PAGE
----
By Billy Corriher
Democratic leaders in the state House said they plan to put $5 million in next year's budget to pay for operating costs for a planned commuter rail line, but the lawmakers are anxious to get the line running from Atlanta to Macon instead of stopping at Lovejoy.
The state Department of Transportation has said it only has $106 million, enough to buy the equipment and upgrade the tracks to Lovejoy, and it still needs funding for the line's operations.
But many members of the House leadership team are from areas south of Atlanta and are eager to kick off commuter-rail service from Atlanta all the way to Macon.
In a meeting last week with Democratic lawmakers, Amtrak executives and state transportation officials, House speaker Terry Coleman criticized the DOT for moving too slowly on passenger rail and limiting the scope of initial plans to Lovejoy.
Coleman, D-Eastman, has the backing of numerous Democratic legislators who want the trains to go farther south and travel faster.
"If the train is just to Lovejoy, it's seen as just another Atlanta project," said Rep. Tommy Smith, D-Alma, chairman of the State Planning and Community Affairs Committee. "If you put Macon on the table, it generates a lot more interest in the Legislature."
But Doug Alexander, rail manager for the Georgia Rail Passenger Authority, said the total cost to extend the rail to Macon would be $351 million, which would be hard to come by in the state's tight budget.
"We're not going to get $351 million out of anybody," he said. "What we're trying to work out now is an incremental approach."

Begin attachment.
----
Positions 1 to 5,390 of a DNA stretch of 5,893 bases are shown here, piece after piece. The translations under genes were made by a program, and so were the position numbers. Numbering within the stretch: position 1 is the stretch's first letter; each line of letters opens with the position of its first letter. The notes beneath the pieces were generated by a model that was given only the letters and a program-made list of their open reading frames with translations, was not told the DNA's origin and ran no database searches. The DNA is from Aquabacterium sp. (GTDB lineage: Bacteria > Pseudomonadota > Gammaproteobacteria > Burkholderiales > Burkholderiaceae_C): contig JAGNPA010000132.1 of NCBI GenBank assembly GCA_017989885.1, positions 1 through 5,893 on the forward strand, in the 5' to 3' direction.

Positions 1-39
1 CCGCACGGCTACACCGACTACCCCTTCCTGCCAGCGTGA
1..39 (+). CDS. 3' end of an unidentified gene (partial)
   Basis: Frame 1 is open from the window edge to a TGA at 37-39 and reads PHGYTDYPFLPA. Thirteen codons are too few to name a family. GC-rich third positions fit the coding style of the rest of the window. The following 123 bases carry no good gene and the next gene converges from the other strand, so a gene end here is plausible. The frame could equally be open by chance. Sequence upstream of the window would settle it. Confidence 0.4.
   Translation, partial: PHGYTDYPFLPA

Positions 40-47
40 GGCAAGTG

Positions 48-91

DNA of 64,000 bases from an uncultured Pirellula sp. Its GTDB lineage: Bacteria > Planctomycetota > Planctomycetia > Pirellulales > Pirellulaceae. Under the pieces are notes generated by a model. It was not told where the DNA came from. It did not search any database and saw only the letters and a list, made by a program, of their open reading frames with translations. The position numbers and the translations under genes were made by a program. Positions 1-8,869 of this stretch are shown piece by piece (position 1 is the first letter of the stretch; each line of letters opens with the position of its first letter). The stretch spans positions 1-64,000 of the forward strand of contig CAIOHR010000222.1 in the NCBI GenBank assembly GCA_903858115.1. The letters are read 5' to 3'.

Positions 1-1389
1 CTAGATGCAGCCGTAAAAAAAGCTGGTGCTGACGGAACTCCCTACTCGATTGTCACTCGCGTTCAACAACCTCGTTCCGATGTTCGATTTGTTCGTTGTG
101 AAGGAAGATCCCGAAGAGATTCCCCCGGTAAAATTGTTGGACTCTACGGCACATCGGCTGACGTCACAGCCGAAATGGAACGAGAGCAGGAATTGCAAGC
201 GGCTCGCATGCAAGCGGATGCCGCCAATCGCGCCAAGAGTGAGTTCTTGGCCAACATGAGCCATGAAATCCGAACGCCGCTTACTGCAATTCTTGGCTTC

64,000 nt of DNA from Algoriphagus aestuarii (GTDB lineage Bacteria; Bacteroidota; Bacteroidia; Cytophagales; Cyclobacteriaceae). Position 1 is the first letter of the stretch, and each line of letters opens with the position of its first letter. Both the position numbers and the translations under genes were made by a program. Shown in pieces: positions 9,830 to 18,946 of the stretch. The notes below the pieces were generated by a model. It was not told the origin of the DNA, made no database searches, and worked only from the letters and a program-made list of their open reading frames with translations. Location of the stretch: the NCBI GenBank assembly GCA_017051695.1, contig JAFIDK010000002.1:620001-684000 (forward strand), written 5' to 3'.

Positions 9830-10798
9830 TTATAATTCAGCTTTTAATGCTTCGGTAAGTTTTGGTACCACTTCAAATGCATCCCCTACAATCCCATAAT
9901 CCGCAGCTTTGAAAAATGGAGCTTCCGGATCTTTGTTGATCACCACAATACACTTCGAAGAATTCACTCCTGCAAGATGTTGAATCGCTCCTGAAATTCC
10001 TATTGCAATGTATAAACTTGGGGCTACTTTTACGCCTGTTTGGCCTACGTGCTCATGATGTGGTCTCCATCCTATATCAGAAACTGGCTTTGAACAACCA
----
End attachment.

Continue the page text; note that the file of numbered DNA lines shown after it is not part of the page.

Alexander said the rail authority is coming up with a concrete plan for extending the line to Macon after it's running to Lovejoy. The rail authority is still waiting for a decision from Gov. Sonny Perdue on whether or not he will approve the DOT's proposal to run the line to Lovejoy.
"(Perdue's) concerns have mainly been about operating costs," said Perdue spokeswoman Loretta Lepore, adding that the governor is now waiting to see if the budget passes the state legislature with the $5 million in operating costs.
Clayton County Commissioner Carl Rhodenizer, who is also chairman of the Georgia Rail Passenger Authority, said he thinks local cities and counties will ultimately have to fund the rail's operation. Rhodenizer said the authority would look into having Fulton County also help with the costs, since the line would run from Atlanta.
"It's not just a Clayton County project," he said, adding that the proposal needs to get off the ground soon or the DOT risks losing federal funding.
Forest Park and Jonesboro are already putting together plans to revitalize their downtown areas with projects that center around a commuter rail station.
Ellenwood resident Tim Kitchens said he supports a rail line from Atlanta to Lovejoy because it would help with traffic and would be advantageous for communities in Clayton County.
"The first step with the commuter line from Atlanta to Lovejoy would certainly do quite a bit for Lovejoy and Forest Park," he said.
Plans call for the trains to run about every half-hour, with stops in East Point, Forest Park, Morrow and Jonesboro. The trains would travel around 60 mph and would make the trip from Atlanta to Lovejoy in about 46 minutes. If the DOT's plan is approved, the rail line could be operational by fall 2006.
The State Transportation Board's Intermodal Committee, at its March 17 meeting, will consider a resolution to begin negotiations with Norfolk Southern to operate the line.
Alexander said other companies would also want to bid on operating the lines, including Amtrak, which has received support from Democratic leaders in the House. But Alexander said Norfolk Southern might have more leverage because they already own the rail lines.
The Associated Press contributed to this report.